Managing an ERP implementation is tricky business. Most organizations who set out on this journey aren’t experienced at managing a transformation of this magnitude and complexity and aren’t even sure where to begin. The first step is to recognize this fact and to understand that establishing the proper management structure is critical to the success of the ERP implementation. Failing to do so will almost always result in a failed implementation; and it should be noted that even being able to define success or failure, let alone measure it, is a challenge if not properly managed.

So where should you begin? Get help, get help, get help! Did I say get help? Absolutely! It is paramount that you seek the expert guidance of an independent ERP consultant to plan your project. An ERP implementation may be the most important endeavor your company will ever take on – your very livelihood may depend on it so why do it alone? Seek advice from those who specialize in ERP implementations and those who have been through it before. While it may not guarantee success, it will definitely increase your odds and save thousands if not millions of dollars in the process.

Following is a typical scenario of an organization that chooses to implement ERP software without outside guidance:

  • The company is growing fast; its current systems can’t keep up or support future growth.
  • There are many disparate systems; redundant data is ramped.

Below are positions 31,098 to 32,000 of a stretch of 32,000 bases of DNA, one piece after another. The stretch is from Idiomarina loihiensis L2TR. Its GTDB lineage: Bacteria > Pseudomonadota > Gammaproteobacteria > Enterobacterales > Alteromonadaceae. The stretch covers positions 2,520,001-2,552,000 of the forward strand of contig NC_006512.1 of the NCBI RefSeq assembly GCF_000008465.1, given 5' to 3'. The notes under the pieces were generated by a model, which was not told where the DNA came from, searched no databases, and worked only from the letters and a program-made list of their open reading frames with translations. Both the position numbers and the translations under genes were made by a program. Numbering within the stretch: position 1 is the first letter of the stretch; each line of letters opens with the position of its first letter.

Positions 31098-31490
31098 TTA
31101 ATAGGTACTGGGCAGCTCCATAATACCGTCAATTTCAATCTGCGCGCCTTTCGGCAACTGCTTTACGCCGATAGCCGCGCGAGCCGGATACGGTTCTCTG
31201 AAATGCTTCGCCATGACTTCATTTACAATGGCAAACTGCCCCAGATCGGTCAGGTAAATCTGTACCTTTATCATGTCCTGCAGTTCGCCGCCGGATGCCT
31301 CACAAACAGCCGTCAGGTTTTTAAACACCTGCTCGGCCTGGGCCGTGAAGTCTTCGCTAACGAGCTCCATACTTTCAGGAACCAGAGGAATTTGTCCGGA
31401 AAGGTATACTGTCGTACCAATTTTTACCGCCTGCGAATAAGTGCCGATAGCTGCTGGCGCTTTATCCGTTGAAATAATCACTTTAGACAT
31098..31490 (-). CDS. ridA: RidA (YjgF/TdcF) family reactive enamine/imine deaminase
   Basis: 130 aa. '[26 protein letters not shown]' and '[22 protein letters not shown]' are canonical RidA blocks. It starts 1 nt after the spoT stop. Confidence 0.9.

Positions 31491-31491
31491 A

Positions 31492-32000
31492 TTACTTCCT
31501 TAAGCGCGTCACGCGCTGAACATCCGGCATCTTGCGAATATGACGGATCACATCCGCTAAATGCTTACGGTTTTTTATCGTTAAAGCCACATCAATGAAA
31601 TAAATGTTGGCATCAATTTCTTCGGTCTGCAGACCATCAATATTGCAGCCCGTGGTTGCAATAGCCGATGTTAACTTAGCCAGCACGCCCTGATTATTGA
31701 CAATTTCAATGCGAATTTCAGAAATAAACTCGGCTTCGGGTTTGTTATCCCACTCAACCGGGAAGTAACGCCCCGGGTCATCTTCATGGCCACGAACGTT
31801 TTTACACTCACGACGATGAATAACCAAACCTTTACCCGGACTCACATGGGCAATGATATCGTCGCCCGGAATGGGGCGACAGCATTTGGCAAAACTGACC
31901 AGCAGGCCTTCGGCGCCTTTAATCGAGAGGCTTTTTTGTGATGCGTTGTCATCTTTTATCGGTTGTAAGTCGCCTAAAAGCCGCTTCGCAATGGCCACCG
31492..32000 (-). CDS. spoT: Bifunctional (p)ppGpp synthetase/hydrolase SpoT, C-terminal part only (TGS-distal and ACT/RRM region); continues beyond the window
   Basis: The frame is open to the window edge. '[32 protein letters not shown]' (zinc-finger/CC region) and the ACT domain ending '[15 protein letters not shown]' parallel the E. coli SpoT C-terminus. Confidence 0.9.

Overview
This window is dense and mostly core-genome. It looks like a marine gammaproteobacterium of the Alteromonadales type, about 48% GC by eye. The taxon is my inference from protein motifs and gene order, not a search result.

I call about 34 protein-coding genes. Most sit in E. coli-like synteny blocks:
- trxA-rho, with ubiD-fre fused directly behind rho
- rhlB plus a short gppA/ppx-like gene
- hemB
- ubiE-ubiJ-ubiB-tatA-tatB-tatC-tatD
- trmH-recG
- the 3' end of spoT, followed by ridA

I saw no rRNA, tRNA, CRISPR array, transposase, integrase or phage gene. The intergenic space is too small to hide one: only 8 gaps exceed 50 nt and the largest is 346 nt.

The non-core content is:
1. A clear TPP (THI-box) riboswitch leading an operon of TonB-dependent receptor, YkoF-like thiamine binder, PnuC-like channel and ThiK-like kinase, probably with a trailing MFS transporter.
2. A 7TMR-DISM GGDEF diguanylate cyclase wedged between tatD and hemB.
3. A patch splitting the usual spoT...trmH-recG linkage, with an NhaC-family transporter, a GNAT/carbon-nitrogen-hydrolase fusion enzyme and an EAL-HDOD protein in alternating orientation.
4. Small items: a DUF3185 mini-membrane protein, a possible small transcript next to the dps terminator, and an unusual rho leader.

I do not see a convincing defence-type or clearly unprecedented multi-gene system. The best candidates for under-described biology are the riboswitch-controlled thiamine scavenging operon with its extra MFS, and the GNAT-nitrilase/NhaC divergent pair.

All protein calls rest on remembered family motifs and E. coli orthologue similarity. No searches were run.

• Access to data is slow; reporting is backward-focused and unreliable.
  • The functional stakeholders look to the IT department for help.
  • The IT manager takes on the challenge of finding a new ERP system.

Sounds good so far, right? Yes, so far, it sounds great but this is when it starts to go downhill. The IT manager begins researching and calling ERP vendors, then quickly becomes overwhelmed with a huge array of available products and services. Which vendor is right for our business? Which products do we need? Which technology is the best fit? How do I evaluate if the ERP software is going to meet our needs? The IT manager can’t possibly know the answers to these questions without first determining strategic business objectives, documenting the key business processes, determining desired functionality, documenting business requirements, etc. – but how does the IT manager go about determining this? Who is going to help?

If the IT manager is fortunate enough to make it through the software selection process (most don’t), it’s only natural that the IT department should manage the implementation, right? WRONG!  No doubt most IT managers are technically savvy enough – after all, how else could they make it as an IT manager? So let’s continue our scenario of an organization going it alone:

  • The IT manager does a good job of installing the ERP software but then hits a roadblock getting the functional leaders to decide how the solution should be designed.
  • The functional leaders are content letting the IT manager take on the task, with little support – after all, they have a business to run!
  • The IT team does its best to design the system based on its limited knowledge of the business.
  • The significant organizational change management aspects aren’t understood, leading to poor communications, training and adoption of the ERP system.
  • Due to the poor communications and lack of functional area involvement, multiple phases of “rework” result.
  • The business executives are hesitant to support or approve the system design.
  • As the system is redesigned, the project is delayed and costs are escalating out of control

I’m sure you can see where this is going . . . and believe me, you don’t want to go there!

The problems of going it alone are many and always costly. In our sample scenario, we’ve only scratched the surface.  Want to find out how to properly manage an ERP implementation?

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